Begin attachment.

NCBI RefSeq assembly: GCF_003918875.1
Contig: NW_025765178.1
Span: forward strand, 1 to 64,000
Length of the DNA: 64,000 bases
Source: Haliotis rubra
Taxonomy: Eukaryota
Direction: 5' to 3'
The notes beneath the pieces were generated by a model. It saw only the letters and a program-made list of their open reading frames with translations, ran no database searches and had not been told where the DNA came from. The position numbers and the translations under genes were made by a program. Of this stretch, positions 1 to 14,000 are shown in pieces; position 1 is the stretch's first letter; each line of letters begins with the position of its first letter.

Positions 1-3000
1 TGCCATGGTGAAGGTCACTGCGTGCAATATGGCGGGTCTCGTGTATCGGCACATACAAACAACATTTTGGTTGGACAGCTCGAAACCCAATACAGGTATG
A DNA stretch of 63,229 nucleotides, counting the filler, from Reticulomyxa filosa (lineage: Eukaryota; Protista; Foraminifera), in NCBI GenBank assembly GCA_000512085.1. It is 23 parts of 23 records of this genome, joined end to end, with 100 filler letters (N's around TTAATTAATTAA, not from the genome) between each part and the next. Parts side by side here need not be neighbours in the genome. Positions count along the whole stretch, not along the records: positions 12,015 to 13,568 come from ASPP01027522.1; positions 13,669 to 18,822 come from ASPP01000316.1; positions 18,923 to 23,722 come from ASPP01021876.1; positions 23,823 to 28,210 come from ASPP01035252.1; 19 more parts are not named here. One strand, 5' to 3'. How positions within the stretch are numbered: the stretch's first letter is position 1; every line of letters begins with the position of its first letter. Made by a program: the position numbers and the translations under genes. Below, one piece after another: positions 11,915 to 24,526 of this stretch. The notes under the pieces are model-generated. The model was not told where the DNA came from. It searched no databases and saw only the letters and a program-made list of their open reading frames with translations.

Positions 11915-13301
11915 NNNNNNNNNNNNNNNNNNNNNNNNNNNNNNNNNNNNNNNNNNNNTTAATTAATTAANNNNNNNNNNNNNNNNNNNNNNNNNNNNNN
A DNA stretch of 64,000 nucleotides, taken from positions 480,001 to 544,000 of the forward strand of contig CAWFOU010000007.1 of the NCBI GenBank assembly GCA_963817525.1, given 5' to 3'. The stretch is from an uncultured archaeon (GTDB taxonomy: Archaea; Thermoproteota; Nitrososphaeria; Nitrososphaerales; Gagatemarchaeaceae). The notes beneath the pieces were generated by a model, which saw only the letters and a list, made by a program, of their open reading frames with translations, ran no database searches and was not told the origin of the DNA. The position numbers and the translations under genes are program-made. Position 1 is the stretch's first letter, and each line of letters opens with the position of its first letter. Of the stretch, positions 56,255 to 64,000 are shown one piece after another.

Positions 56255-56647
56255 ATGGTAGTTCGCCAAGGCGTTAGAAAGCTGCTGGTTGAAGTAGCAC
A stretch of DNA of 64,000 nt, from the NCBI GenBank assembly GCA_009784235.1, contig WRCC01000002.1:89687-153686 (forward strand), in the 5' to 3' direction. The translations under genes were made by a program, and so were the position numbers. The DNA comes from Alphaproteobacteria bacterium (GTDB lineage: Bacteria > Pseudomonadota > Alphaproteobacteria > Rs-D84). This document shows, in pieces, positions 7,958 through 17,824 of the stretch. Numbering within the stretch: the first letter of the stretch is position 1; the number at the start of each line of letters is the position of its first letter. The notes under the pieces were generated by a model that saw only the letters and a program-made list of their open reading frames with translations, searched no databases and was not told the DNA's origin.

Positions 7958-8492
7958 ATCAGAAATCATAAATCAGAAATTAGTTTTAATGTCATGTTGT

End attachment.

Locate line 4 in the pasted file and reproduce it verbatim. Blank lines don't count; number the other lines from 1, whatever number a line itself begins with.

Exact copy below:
Length of the DNA: 64,000 bases